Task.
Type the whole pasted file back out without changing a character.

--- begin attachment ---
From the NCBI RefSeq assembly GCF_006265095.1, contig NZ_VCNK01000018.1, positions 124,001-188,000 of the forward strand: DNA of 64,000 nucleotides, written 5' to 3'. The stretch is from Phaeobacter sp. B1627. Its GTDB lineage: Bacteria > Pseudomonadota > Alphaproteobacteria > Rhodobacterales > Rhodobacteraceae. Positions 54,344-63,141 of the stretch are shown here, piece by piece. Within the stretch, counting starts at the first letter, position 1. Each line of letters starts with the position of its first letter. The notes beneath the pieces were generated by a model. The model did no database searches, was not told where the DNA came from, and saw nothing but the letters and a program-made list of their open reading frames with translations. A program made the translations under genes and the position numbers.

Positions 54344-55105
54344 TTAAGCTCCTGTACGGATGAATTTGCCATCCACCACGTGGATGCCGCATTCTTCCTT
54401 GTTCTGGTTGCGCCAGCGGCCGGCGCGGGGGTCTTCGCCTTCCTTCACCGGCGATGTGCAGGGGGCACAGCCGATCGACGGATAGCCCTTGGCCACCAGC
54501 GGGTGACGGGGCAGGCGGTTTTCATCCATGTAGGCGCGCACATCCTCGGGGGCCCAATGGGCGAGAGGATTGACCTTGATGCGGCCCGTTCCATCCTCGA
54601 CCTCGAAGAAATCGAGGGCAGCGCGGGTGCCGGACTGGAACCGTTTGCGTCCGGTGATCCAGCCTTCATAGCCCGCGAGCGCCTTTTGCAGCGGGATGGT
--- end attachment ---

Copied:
From the NCBI RefSeq assembly GCF_006265095.1, contig NZ_VCNK01000018.1, positions 124,001-188,000 of the forward strand: DNA of 64,000 nucleotides, written 5' to 3'. The stretch is from Phaeobacter sp. B1627. Its GTDB lineage: Bacteria > Pseudomonadota > Alphaproteobacteria > Rhodobacterales > Rhodobacteraceae. Positions 54,344-63,141 of the stretch are shown here, piece by piece. Within the stretch, counting starts at the first letter, position 1. Each line of letters starts with the position of its first letter. The notes beneath the pieces were generated by a model. The model did no database searches, was not told where the DNA came from, and saw nothing but the letters and a program-made list of their open reading frames with translations. A program made the translations under genes and the position numbers.

Positions 54344-55105
54344 TTAAGCTCCTGTACGGATGAATTTGCCATCCACCACGTGGATGCCGCATTCTTCCTT
54401 GTTCTGGTTGCGCCAGCGGCCGGCGCGGGGGTCTTCGCCTTCCTTCACCGGCGATGTGCAGGGGGCACAGCCGATCGACGGATAGCCCTTGGCCACCAGC
54501 GGGTGACGGGGCAGGCGGTTTTCATCCATGTAGGCGCGCACATCCTCGGGGGCCCAATGGGCGAGAGGATTGACCTTGATGCGGCCCGTTCCATCCTCGA
54601 CCTCGAAGAAATCGAGGGCAGCGCGGGTGCCGGACTGGAACCGTTTGCGTCCGGTGATCCAGCCTTCATAGCCCGCGAGCGCCTTTTGCAGCGGGATGGT